Funded Legal Education Program sends officers to school

by Staff Sgt. Patricia Deal
U.S. Army Europe Public Affairs

HEIDELBERG, Germany — The Army’s Funded Legal Education Program offers commissioned officers a golden opportunity – the chance to attend law school for free while on active duty and then become a part of the Army Judge Advocate General’s Corps.

“The opportunity to attend law school for free and still get paid as an Army officer – I jumped at the opportunity. I always had an interest in being an attorney and this was an excellent way for me to go to law school,” said Lt. Col. Beth Kubala, executive officer for the U.S. Army Europe and Seventh Army Office of the Judge Advocate.

A West Point graduate originally commissioned as a military intelligence officer, Lieutenant Colonel Kubala attended law school through the FLEP program.
The program is made available by the Department of the Army Office of The Judge Advocate General to officers in the ranks of second lieutenant through captain who have two to six years of active duty service.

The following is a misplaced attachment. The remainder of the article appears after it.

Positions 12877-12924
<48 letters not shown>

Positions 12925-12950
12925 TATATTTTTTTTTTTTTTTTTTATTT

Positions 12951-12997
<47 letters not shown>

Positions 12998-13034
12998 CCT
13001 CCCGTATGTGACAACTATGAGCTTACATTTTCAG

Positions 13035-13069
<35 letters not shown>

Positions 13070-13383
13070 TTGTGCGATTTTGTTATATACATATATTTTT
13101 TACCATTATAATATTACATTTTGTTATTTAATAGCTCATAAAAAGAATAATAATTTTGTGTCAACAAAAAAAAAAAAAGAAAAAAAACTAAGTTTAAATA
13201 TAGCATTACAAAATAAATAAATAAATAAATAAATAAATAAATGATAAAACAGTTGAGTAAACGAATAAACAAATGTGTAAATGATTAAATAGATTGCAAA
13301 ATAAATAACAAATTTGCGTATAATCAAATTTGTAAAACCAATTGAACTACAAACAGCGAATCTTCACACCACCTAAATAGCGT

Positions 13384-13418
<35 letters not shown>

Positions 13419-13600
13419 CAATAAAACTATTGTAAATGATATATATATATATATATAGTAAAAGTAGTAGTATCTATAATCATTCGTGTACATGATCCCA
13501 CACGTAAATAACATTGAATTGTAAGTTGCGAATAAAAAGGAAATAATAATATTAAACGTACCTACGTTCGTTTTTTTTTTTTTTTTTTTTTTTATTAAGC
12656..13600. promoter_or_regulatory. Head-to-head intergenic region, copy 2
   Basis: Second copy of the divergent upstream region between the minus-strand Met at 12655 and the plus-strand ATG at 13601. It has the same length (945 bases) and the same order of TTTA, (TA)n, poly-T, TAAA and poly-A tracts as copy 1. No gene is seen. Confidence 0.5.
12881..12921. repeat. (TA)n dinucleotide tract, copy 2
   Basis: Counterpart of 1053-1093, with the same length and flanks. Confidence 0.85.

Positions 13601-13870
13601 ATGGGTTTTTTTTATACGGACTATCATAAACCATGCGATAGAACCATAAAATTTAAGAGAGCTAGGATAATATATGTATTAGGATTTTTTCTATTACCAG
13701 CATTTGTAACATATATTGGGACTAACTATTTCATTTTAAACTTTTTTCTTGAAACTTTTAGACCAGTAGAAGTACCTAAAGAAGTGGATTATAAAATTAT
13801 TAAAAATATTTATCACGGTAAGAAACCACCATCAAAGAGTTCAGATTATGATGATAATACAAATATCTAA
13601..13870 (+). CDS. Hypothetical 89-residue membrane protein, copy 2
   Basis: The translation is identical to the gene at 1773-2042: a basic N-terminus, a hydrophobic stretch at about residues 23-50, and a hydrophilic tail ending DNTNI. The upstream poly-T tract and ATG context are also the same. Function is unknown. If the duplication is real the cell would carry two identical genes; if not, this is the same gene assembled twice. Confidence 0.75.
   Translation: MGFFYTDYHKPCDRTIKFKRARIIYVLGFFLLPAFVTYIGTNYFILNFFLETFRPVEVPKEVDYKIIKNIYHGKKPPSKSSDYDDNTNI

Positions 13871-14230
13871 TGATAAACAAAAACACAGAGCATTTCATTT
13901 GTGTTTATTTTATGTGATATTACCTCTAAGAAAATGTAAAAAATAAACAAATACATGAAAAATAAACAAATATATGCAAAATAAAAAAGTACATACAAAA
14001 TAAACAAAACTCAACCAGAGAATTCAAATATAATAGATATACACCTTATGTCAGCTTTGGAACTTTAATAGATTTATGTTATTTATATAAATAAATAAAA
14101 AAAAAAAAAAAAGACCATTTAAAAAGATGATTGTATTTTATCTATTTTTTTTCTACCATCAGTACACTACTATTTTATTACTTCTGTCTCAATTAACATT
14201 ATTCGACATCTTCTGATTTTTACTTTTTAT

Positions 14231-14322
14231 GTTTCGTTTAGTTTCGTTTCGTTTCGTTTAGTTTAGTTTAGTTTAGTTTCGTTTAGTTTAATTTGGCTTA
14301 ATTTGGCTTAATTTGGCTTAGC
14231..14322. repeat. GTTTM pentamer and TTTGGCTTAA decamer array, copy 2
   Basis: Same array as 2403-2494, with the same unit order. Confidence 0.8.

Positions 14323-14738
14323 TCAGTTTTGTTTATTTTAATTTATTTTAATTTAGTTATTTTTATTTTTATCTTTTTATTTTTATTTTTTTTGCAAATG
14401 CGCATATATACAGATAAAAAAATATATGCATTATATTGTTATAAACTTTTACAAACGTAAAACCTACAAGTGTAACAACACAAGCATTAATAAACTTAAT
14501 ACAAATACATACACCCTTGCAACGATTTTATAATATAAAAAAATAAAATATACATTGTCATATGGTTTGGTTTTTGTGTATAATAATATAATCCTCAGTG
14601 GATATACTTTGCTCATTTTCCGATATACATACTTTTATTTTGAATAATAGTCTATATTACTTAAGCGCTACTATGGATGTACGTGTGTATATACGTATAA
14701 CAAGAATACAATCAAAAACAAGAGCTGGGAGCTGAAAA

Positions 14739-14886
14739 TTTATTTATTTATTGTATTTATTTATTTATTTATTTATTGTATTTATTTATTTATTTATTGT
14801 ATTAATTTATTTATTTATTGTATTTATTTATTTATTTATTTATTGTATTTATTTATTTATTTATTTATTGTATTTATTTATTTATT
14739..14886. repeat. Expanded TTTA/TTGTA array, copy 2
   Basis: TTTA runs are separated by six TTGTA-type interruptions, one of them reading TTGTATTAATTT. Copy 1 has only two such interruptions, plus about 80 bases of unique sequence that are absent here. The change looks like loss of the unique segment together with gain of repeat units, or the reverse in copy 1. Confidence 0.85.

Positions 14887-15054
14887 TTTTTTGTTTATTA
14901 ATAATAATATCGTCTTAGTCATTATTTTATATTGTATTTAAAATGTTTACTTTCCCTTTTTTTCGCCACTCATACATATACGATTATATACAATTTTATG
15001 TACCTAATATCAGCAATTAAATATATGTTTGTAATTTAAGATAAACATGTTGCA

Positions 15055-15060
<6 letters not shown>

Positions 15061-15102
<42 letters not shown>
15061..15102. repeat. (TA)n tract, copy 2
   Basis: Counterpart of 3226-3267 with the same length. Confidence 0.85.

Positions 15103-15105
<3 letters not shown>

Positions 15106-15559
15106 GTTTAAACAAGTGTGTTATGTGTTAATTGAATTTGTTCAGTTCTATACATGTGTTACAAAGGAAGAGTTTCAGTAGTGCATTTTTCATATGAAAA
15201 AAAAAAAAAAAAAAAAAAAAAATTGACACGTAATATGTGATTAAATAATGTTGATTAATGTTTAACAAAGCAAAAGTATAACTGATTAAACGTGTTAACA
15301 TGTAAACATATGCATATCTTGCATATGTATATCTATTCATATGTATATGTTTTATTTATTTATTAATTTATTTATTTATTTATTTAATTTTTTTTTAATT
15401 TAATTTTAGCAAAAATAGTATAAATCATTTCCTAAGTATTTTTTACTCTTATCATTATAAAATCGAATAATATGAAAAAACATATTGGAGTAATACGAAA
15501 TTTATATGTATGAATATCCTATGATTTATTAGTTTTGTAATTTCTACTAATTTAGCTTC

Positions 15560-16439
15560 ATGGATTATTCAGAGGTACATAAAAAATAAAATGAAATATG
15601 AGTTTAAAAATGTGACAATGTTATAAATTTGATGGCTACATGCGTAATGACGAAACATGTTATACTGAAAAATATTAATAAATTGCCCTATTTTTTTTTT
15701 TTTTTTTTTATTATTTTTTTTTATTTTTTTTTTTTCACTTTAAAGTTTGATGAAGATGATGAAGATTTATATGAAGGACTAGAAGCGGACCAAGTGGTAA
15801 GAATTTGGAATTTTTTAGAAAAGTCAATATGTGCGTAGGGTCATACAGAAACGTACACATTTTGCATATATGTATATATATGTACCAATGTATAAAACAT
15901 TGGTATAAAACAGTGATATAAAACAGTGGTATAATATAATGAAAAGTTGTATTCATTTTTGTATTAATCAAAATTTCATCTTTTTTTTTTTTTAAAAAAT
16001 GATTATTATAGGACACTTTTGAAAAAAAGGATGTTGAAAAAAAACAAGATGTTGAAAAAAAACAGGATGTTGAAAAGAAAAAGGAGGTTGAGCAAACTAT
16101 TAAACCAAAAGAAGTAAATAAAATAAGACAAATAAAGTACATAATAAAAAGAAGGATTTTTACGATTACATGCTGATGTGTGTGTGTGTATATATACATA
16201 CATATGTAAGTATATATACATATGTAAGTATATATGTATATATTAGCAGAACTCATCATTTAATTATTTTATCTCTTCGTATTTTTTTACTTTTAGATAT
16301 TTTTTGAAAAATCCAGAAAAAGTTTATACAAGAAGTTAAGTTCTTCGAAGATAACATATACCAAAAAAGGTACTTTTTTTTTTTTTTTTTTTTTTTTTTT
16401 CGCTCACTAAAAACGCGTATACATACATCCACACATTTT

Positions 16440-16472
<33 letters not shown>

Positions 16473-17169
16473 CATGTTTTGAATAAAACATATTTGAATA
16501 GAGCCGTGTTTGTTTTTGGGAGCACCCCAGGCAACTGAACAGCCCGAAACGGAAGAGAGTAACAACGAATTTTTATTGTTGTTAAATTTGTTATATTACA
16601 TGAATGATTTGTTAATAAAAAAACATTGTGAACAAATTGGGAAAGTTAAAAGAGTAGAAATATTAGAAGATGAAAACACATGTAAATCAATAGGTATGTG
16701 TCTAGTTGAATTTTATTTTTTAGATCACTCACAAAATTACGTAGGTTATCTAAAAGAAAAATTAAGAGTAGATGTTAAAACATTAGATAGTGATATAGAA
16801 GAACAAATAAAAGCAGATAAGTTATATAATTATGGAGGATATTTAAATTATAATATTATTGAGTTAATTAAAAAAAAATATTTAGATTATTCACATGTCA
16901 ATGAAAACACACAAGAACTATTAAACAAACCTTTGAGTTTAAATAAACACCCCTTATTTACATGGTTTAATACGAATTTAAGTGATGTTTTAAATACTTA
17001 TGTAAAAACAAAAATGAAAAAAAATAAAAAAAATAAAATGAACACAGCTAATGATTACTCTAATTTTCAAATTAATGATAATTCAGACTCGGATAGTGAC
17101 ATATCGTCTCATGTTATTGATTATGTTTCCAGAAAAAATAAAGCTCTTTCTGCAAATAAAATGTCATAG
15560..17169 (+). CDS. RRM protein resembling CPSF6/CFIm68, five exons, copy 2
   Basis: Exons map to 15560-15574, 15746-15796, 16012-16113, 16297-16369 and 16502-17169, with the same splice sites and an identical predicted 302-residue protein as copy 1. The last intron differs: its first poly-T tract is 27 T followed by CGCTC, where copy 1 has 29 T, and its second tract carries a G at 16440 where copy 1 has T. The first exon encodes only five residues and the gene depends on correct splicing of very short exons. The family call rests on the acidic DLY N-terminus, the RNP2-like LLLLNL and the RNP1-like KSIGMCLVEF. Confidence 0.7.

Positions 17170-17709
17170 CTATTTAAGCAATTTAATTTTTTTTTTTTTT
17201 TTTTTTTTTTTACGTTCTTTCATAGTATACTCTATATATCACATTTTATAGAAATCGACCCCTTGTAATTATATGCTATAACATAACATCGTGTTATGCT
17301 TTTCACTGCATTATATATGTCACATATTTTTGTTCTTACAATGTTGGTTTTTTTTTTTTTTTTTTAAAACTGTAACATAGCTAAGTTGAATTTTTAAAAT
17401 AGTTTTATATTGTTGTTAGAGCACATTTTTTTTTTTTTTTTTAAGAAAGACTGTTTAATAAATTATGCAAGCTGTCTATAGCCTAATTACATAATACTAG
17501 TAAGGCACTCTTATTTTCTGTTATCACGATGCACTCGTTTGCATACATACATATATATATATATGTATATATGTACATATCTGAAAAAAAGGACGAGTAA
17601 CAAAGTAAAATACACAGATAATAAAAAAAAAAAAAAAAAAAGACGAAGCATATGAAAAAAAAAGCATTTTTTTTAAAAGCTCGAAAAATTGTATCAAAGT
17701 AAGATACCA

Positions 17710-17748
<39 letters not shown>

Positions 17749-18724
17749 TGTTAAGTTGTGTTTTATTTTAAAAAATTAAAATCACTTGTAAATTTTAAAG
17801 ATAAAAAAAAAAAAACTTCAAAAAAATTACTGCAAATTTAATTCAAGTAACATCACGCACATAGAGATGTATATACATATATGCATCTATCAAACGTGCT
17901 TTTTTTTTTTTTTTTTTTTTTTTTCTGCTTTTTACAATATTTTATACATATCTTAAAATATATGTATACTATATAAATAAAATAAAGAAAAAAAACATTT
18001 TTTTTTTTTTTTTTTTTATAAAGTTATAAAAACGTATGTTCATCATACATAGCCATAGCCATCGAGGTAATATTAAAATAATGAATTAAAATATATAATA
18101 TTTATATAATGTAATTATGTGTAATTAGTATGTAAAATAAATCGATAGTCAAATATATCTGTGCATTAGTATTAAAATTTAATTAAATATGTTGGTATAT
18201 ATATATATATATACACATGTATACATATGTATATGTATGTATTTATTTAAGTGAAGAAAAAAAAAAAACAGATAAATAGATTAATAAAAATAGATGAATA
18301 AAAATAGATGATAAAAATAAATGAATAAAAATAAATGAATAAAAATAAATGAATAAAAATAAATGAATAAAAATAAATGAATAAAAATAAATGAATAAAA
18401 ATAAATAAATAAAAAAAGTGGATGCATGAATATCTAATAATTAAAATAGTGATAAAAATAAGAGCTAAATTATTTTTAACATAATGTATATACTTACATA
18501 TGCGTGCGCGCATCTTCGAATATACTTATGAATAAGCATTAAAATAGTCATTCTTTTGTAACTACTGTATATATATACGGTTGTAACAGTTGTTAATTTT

The Army pays law school tuition and active-duty salaries for those selected for the schooling. This year, up to 25 active duty officers will be selected Army-wide to attend law school beginning in fall 2010 under the program if funding permits, according to a recent OTJAG release.

OTJAG officials recommend that interested officers review Chapter 14 of Army Regulation 27-1, which governs the FLEP program, to determine their eligibility.
“The idea behind the program is to get officers in the JAG Corps who already have background and experience with the Army. Many JAG officers are direct-commissioned out of law school and just aren’t as familiar with Army doctrine and policy,” said Col. Kevin Boyle, USAREUR and Seventh Army deputy staff judge advocate.

“Having that bit of experience with the Army in a leadership role definitely makes you a better lawyer,” said Lt. Col. Brian Hughes, chief of the USAREUR OJA’s military and civil law division. Lieutenant Colonel Hughes was a commissioned infantry officer for six years before attending law school through the FLEP program. “You are able to make better decisions not only based on legality, but also based on the impact the decision would have on the particular unit from a military standpoint.”

Applications are being accepted from eligible officers through Nov. 1. Interested officers must process an application packet and a request to immediately register for the earliest available Law School Admission Test through command channels. Eligible officers in Europe who are interested in applying can contact Lieutenant Colonel Kubala at 370-7177, 06221-57-7177 or